November 15, 2011

 

 Elevating cat care

CATalyst Council advances cat-friendly practice, shelter relations

 
cat exam
posted October 26, 2011​
 

CATalyst Cat-Friendly Practice The CATalyst Council, in its mission to champion the cat, has been helping make over veterinary clinics as cat-friendly practices and is seeking to bolster relations between private practitioners and animal shelters.

A coalition of veterinary organizations, shelter organizations, and other stakeholders formed CATalyst in 2008 to elevate cat health and welfare. Last year, CATalyst and the American Association of Feline Practitioners began promoting the concept of cat-friendly practices. At the same time, the council started efforts to enhance shelter-practitioner relations.

Practice makeovers

CATalyst continues spreading the word that pet cats make fewer veterinary visits than pet dogs in the United States, even though pet cats are more populous.

 "They're not getting the appropriate level of care just given their nature and given the perceptions and the beliefs that pet owners have about the health care of their cat," said Dr. Alexis Nahama, CATalyst board chair and vice president for marketing for VCA Animal Hospitals.

The council has been working with ThinkPets Inc., a provider of client communications and practice analytics, on a pilot project of making over veterinary clinics as cat-friendly practices to increase veterinary visits.

To provide information for the pilot project, ThinkPets surveyed 1,800 pet owners early this year about their attitudes toward veterinary care.

The survey found that if an animal had never been to a veterinarian, it was two times as likely to be a cat as it was to be a dog. A quarter of cat owners who had not brought their cat to a veterinarian in the past year did not think a visit would improve the cat's overall health or lifespan.

A third of cat owners said they would bring their cat to a veterinarian more often if the veterinarian explained the value and importance of preventive care. More than half of cat owners said transporting their cat to the veterinarian was difficult or very difficult.

The pilot program of cat-friendly makeovers involved 17 practices that are ThinkPets customers, said Dr. Jane E. Brunt, CATalyst executive director.

Dr. Brunt said a ThinkPets consultant assisted practices in developing or refining standards for feline wellness care by referring to the Feline Life Stage Guidelines from the AAFP and American Animal Hospital Association and to materials from the United Kingdom's Feline Advisory Bureau, which pioneered the concept of cat-friendly practices.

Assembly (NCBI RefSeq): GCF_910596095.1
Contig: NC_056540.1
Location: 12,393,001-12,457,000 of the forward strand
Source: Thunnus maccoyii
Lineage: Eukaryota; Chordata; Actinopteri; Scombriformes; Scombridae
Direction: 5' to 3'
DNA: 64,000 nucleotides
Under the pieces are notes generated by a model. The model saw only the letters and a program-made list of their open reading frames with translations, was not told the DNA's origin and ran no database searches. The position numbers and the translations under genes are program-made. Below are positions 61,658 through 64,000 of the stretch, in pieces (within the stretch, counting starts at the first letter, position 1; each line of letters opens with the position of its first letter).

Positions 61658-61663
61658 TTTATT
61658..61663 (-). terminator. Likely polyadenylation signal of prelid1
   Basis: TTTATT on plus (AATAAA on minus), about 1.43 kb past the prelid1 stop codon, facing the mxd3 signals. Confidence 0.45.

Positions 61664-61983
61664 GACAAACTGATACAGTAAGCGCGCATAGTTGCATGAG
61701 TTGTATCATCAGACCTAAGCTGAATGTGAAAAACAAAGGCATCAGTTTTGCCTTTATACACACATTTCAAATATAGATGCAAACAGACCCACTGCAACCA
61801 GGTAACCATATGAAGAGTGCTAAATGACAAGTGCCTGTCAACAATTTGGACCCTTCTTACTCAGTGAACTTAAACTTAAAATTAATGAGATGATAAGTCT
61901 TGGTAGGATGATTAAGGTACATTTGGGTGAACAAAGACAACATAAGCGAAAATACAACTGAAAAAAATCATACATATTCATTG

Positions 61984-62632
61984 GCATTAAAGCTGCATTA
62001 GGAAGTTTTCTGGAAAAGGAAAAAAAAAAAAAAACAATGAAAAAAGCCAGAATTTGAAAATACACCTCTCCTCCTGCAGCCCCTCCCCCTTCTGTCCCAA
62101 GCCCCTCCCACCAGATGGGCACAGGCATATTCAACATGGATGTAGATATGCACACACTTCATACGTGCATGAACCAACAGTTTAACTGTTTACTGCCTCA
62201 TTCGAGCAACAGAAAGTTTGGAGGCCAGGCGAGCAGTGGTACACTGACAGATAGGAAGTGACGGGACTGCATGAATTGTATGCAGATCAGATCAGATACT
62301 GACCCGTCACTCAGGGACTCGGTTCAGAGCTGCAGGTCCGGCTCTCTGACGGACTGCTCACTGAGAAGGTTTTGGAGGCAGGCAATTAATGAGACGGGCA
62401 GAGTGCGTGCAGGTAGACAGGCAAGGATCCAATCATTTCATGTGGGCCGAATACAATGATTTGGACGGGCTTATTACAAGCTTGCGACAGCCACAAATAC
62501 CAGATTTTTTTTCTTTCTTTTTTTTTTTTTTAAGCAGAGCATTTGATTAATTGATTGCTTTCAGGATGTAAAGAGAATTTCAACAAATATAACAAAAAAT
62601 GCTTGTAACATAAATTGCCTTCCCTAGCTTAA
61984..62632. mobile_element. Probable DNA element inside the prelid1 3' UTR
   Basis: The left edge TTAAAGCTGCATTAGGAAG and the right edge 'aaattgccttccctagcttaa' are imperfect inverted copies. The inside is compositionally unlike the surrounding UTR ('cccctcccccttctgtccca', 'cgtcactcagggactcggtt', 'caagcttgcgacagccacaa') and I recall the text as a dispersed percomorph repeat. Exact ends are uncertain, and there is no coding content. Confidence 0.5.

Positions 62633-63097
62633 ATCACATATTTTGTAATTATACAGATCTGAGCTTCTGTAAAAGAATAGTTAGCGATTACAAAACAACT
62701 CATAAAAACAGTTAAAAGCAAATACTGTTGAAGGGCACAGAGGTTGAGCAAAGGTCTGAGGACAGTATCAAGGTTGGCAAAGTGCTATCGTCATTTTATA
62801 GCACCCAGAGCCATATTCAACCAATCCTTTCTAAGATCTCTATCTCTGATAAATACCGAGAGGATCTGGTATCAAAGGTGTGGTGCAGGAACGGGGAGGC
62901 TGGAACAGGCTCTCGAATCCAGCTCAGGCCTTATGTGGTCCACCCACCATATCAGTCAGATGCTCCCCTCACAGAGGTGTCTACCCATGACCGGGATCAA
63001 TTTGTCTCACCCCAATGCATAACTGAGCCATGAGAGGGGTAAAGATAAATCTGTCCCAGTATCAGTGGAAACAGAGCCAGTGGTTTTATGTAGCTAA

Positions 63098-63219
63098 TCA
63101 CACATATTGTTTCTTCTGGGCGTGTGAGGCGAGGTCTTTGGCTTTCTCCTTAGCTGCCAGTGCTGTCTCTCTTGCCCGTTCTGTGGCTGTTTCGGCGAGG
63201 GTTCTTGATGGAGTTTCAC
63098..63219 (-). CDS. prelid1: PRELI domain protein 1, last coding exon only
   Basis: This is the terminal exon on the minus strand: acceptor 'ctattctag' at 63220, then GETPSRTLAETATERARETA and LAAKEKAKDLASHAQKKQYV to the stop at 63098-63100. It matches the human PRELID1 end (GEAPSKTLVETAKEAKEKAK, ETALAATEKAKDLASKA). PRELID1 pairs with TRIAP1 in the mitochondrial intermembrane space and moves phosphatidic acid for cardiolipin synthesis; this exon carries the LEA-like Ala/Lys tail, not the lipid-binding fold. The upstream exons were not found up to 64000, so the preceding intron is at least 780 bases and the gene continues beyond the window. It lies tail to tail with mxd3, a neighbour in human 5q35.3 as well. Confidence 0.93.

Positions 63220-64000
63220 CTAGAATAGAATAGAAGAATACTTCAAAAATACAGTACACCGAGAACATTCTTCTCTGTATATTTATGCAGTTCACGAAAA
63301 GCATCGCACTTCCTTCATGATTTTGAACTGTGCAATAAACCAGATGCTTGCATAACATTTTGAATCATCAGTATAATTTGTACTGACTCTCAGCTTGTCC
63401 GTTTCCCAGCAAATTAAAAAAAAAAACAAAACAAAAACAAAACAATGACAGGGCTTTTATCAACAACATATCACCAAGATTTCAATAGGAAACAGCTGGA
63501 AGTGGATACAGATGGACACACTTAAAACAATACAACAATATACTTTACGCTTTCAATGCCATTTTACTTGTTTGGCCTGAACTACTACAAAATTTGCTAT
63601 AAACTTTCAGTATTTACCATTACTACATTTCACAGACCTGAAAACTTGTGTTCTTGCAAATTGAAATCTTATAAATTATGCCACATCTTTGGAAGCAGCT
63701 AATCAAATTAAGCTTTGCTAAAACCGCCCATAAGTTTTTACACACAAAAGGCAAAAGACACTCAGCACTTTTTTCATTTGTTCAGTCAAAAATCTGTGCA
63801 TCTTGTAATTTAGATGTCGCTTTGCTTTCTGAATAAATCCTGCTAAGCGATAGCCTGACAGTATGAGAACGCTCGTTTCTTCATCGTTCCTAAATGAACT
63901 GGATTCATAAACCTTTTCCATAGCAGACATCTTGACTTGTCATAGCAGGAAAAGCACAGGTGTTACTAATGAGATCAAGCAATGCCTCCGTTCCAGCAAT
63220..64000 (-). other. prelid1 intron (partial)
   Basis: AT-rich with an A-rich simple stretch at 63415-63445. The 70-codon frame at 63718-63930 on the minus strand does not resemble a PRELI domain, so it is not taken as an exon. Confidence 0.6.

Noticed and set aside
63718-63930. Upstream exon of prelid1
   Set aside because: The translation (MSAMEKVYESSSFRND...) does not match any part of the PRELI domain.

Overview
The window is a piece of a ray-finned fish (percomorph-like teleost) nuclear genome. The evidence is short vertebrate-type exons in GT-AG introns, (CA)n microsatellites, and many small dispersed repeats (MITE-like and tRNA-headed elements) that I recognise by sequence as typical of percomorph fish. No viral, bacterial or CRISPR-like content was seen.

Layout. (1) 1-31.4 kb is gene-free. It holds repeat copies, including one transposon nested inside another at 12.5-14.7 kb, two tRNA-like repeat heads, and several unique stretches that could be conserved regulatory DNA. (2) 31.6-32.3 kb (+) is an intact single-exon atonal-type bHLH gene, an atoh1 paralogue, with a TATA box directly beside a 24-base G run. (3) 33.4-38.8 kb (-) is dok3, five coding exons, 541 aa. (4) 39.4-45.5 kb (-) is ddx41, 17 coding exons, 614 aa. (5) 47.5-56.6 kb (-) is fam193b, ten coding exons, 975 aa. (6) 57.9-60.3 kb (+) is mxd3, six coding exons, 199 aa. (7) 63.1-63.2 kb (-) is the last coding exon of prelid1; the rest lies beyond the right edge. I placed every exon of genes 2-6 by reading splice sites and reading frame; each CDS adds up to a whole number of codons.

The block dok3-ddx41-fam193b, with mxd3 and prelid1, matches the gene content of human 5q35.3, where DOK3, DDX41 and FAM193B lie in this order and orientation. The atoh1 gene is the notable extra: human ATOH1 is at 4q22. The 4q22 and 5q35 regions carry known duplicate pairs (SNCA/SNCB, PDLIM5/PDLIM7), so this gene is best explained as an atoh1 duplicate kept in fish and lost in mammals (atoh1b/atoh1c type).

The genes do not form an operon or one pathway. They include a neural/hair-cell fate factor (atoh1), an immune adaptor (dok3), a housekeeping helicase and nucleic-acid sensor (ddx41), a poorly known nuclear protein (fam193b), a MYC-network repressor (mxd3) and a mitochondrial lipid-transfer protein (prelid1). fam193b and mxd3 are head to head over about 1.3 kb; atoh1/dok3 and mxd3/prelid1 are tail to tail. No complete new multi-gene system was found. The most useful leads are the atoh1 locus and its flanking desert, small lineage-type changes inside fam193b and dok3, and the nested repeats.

Cats are "not getting the appropriate level of care just given their nature and given the perceptions and the beliefs that pet owners have about the health care of their cat."

Dr. Alexis Nahama, board chair, CATalyst Council

 

The pilot project featured 10 training webinars on cat-friendly practices and specific steps for client communication. In July, practices began sending letters with product offers and follow-up email messages to invite existing clients to bring in cats for a visit.

Comparing July 2011 with July 2010, practices in the pilot project had a 1.9 percent increase in invoices from feline patients and a 4.1 percent increase in revenues from feline patients. Among ThinkPets customers that did not participate in the cat-friendly makeovers, invoices from feline patients decreased 2.9 percent and revenues from feline patients increased just 0.2 percent, comparing July 2011 with July 2010.

Dr. Brunt said CATalyst plans to expand the cat-friendly makeover program to more practices next year.

"If we can fine-tune it and sustain it and replicate it over thousands of veterinary hospitals, it will be good for cats," Dr. Brunt said.

Shelter relations

In starting efforts to enhance the relationship between animal shelters and local practitioners, Dr. Brunt said, CATalyst facilitated a strategic alliance between the Society of Animal Welfare Administrators and the American Society of Veterinary Medical Association Executives. Now the council is developing materials to assist shelters and private practitioners in working together better at the local level. 

CATalyst plans to identify communities to participate in a pilot project to implement the materials. The goals include encouraging adoption of cats from shelters and educating cat adopters about cats' needs for continuing veterinary care, beyond veterinary services that shelters provide before adoption.

"If you put things on the table and if everybody understands the big picture of their community's animal care world, then there would be opportunities to help more pets and help more people enjoy responsible pet ownership," Dr. Brunt said.

Dr. Nahama said CATalyst has talked with people in communities with good shelter-practitioner relations and in communities with poor relations. The materials for the pilot project to bolster relations include case studies of communities that have or are building good relations.

One aspect of the project is to urge people from the veterinary and shelter circles to agree on acceptable terminology—not referring to "the pound," for example. Another aspect could be to organize casual get-togethers of people from both circles in neutral environments such as dog parks.

Dr. Nahama said a common factor in communities with good shelter-practitioner relations is simply that "people know each other, people understand each other."

In addition to cat-friendly practice makeovers and efforts to enhance shelter-practitioner relations, CATalyst continues to promote feline health and welfare to the press and directly to the public. Among the council's resources for cat owners is a recently released video with five steps to reduce cats' resistance to carriers.